By: Daniel Dore


“Carl Icahn should buy ICANN”


The Internet Corporation for Assigned Names and Numbers (or ICANN) voted this past Thursday on a proposal to relax the rules on top-level domains. I know, exciting stuff, right? Basically the ruling ends the restriction to website addresses ending with .com, .net, .org, .ca, .uk, etc., and opens it up for almost any word to be an internet suffix (some restrictions do apply, however, and the names will be monitored). This opens up a can or worms for any company with a popular website (such as Yahoo!); you will not only have to purchase every iteration of your domain in the .com realm (,, etc.), but also will now have to “guard” against every new top-level name that pops up; yahoo.cpm, yahoo.xom, etc. This will make it difficult to prevent phishing sites from popping up all the time attempting to exploit your users (at least, those that still type in web addresses – see my diatribe below). While it will undoubtedly cause a whole host of problems; on the positive side, it will also allow people to be even more creative in choosing a domain name to register (as you’ll see on every other site that mentioned this story other than this one…okay, maybe one example).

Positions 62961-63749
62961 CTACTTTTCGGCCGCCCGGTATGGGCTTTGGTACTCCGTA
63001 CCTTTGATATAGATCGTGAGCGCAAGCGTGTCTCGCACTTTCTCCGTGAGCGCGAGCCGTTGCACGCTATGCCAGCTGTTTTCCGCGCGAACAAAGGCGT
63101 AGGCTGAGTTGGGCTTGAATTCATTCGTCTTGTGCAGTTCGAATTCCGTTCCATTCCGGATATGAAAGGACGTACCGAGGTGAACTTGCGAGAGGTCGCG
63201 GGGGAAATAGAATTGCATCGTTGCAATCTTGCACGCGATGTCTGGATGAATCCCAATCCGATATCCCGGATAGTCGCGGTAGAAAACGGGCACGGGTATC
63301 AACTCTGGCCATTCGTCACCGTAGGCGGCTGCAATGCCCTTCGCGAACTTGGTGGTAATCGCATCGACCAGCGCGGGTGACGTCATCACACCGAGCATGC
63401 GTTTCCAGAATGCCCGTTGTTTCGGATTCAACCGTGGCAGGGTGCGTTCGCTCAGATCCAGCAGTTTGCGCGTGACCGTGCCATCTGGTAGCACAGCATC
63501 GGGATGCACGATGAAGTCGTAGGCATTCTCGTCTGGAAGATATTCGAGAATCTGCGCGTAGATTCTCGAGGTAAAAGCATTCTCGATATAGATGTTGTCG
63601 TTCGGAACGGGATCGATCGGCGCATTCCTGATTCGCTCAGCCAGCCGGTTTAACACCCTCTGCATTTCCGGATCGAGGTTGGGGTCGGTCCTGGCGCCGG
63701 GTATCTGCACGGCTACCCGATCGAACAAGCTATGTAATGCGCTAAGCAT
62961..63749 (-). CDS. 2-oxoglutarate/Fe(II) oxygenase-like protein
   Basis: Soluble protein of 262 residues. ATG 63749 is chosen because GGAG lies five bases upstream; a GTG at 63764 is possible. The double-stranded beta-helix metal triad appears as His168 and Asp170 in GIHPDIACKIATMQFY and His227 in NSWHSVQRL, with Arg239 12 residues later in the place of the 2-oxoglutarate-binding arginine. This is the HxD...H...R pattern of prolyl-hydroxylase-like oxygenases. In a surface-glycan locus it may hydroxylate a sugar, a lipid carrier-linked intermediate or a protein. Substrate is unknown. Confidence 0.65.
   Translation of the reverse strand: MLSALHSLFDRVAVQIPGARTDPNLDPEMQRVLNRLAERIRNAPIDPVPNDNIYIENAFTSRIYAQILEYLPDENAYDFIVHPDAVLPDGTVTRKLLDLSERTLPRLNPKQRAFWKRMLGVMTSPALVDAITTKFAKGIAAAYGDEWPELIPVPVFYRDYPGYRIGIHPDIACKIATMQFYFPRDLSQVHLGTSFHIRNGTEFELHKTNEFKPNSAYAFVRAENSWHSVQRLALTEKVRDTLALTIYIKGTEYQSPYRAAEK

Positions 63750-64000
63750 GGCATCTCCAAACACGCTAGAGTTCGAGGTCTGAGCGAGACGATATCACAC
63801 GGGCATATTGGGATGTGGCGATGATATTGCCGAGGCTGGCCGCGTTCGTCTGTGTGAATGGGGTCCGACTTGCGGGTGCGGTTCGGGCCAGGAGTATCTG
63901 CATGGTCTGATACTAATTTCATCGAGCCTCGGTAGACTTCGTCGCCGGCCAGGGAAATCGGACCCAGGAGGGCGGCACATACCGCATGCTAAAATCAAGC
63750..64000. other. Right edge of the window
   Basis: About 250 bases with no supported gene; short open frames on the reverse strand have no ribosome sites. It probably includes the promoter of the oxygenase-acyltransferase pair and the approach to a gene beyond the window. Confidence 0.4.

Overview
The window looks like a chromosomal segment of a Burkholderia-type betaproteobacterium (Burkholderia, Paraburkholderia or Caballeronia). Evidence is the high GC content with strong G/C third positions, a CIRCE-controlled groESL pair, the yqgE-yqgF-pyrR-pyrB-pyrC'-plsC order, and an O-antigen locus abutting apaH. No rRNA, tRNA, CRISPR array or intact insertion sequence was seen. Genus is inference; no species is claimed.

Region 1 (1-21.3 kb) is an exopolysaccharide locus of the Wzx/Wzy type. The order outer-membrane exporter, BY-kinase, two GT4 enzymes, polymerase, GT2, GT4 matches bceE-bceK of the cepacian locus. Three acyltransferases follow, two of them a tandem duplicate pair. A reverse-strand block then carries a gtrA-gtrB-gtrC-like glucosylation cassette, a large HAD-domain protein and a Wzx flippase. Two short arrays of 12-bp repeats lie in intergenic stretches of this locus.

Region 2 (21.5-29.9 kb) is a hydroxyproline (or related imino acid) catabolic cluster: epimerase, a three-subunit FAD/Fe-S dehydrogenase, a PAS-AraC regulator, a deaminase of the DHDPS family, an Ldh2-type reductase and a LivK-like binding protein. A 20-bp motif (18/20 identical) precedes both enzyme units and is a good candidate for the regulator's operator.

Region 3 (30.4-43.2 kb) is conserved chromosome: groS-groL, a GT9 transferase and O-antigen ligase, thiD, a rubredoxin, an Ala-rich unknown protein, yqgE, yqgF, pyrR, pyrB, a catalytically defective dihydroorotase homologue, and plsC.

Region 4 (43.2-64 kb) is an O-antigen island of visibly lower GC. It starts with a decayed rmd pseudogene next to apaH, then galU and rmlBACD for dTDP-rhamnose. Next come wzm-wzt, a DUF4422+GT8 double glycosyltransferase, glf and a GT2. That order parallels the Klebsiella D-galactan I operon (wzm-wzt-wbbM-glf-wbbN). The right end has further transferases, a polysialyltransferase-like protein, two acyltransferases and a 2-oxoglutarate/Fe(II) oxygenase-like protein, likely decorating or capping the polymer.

Rather than listing off all the possible names I’d like to own, I ask this question: what’s in a name anymore? When sold for US$2.6 million earlier this year, I was totally flabbergasted – are domain names REALLY that important anymore? I will admit that there are advantages to a “good” domain name (organic search traffic, high search rankings, the “simplicity” principle that, if I’m looking for pizza, isn’t a great place to look?) but isn’t search visibility arguably more important to the “average” user? For every or that sells for millions of dollars, there’s a much larger number of companies with non-standard names that become part of the culture, like Flickr, Twitter, Hulu, and countless others. It’s the idea, not necessarily the name. Now, there are naming mistakes that could pose a problem, but you certainly wouldn’t abandon a million-dollar idea if your first choice for a domain isn’t available. As computer and internet access achieve higher and higher saturation, the number of users that are accessing the internet for the first time is drastically dwindling. Subsequenty, more and more users are achieving what could be considered “familiarity” with the workings of the world wide interwebs. Even the most basic of user has a grasp of the concept of a search engine, and how to find the information they’re looking for (asking the grandkids for help “getting the Google”). Between search engines, bookmarks (both social and non-social) the history bar, advertising, etc., who still memorizes and types web URLs anymore? The destination is more important than how much you paid for the journey (unless it’s advertising; then it matters). For all the assertions that “.com is the internet”, a rose company by any other name will smell just as sweet, be it rose.rose, rose.flower, or pete.rose. Okay, maybe not the last one.